My absolute favourite meditation: 6 Phase Guided Meditation by Vishen Lakhiani

3. Low Carb Based / Whole 30

Nutrition has always interested me. I read articles, I try recipes, I change lifestyles all the time. I’ve done vegetarianism, veganism, high carb, low carb, IIFYM, Carb Cycling… Sounds crazy right? Maybe you don’t even know what half of those are but that’s okay. All I know is I am thankful for all of it, especially macro counting. I counted macros for about a year. This means I tracked my protein, carbs and fats. I learned so much about what is actually in food and how they make you feel. You don’t have to go this route but it is very interesting to know what foods filled me up, what foods left me hungrier than before, what foods sent my stomach turning and bloating and what foods made me crash on the couch for a nap.

I realized my morning bowl of high fibre oatmeal was spiking my blood sugar and making me crave carbohydrates for the rest of the day. Not that this is bad, but I hate cravings. I hate constantly thinking about food and hunger. I started replacing grains with vegetables and adding more nuts and fats for energy instead. I stopped drinking anything with sweeteners and eased up on all the sweets and highly processed sugars. I feel amazing. I can see myself doing this for the rest of my life. Life is hard when your body craves sugar all the time.

Of course, I love ice-cream. It is my favourite food. I believe in eating toast with cheese on the weekends with my Mom. I am all for balance and treating yourself, but implementing this diet has drastically improved my mood balance. I don’t go up and crash, I don’t crave foods, I don’t binge on unhealthy foods and feel bad afterwards. I feel really full after all my meals and don’t feel the need for a nap. I don’t think about food for hours. I crave carrots and apples. I drink a lot less coffee. So strange but so relieving. I have spent so long looking for the answer and I found it. I feel stabilized.

I recommend reading “It Starts with Food” by Melissa Hartwig.  Who knew my mood could be so closely linked with what I was putting in my mouth?

4. Hanging Out With Myself

My counselor had me fill out a questionnaire. She added up my results and asked me if I knew I was an introvert. Introverts stayed in a dark basement all day right? That’s not me. I’ve never been called an introvert. She enlightened me on whom an introvert actually is.

It means I recharge when I am alone. I genuinely like to spend time with myself and do what I want to do. I don’t like to unwind with a large group of people or sit at a loud bar after a long week. I like to shower, watch a movie, read an article and go to bed early.

I don’t like to ask others for help. I prefer to do things on my own. I don’t need a partner to go see a movie or try a new coffee place. It’s nice if my friend can join me but if they can’t, I am totally okay with it. Sometimes I would rather just go on my own.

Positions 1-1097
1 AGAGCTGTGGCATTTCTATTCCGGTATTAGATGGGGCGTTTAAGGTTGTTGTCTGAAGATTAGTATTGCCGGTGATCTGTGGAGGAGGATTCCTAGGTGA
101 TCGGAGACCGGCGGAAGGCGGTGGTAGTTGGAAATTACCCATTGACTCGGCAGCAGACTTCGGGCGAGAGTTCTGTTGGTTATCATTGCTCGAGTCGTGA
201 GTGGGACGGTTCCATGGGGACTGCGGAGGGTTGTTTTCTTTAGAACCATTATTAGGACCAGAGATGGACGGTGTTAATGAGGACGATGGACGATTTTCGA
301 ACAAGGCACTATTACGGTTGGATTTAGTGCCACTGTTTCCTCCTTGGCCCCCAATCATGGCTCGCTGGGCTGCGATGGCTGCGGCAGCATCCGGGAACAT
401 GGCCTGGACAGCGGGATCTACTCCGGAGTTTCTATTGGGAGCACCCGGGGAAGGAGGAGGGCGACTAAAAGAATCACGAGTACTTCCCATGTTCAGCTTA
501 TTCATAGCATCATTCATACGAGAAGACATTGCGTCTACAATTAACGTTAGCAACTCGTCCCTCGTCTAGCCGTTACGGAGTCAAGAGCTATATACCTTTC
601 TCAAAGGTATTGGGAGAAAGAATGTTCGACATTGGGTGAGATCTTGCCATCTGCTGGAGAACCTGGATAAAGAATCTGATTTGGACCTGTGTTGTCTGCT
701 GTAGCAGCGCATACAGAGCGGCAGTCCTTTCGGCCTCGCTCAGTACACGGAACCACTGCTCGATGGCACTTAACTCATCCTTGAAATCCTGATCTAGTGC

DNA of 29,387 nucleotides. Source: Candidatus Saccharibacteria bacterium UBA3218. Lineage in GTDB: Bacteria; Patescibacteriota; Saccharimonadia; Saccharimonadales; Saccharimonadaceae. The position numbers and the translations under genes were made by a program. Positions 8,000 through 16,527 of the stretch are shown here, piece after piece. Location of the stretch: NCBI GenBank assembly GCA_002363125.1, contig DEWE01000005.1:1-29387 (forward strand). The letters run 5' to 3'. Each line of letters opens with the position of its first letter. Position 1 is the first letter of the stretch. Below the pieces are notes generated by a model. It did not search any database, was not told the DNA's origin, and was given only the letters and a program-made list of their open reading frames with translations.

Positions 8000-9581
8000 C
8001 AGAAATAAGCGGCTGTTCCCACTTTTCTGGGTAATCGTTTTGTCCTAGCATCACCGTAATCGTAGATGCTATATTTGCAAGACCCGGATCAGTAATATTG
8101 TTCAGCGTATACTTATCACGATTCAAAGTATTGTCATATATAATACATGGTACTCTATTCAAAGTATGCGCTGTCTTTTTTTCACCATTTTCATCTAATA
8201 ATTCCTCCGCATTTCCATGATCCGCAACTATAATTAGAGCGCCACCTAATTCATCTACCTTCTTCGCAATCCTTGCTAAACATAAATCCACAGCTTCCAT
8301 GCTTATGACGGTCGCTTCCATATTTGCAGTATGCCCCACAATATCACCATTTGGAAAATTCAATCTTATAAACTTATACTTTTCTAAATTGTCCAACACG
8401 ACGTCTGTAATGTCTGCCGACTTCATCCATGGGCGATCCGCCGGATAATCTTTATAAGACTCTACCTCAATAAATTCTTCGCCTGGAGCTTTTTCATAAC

This doesn’t mean I don’t like speaking in front of crowds or making people laugh. I still love a concert and the energy of a full room. I love when strangers approach me on the street and I am known to start conversations on a bus, but I am also an introvert.

I’m no hermit. I just have a reliable best friend in myself. I am especially happy I learned this about myself because I don’t have to feel bad about saying no to social events or parties. I know it’s important for my health and well-being that I do what is right for me.

5. Alcohol and Me

This took too many embarrassing nights, weeks of depressed thoughts and self-loathing, to realize, alcohol and I just don’t mix like we used to. With a fragile mind that needs tending to every day, it’s not in my best interest to throw all my progress away with a 26 of vodka. Scientifically, alcohol is a depressant. It makes you feel great then it can leave you feeling incredibly awful, physically for most, but for myself it is mostly mental. As much as I miss the crazy nights and going out every weekend, I know it’s not something I can do right now. I hope you know that it’s okay. I’m still working on it too. I find it hard to not get caught up in a party scene or just keeping it down to one drink. I want to keep working on finding my balance.

So far I’ve found nobody really cares if you don’t go to the party.

Like I said, it is work. For some of us every day is a full day of self-care.

I didn’t think I could change my diet. I thought carbs were life. I never thought I would be the girl to ease up on drinking.  And since when was I an introvert?

I don’t think you have to have a mental illness to use these tips. These are just things I do every day that make me feel good. I want to be the best I can be. I want to attract the life I want. I don’t want to lose Cassandra like I did earlier this year. I have worked so hard to get to this point.

It all started with asking for help.

There are people that can show you your tools, like I showed you mine.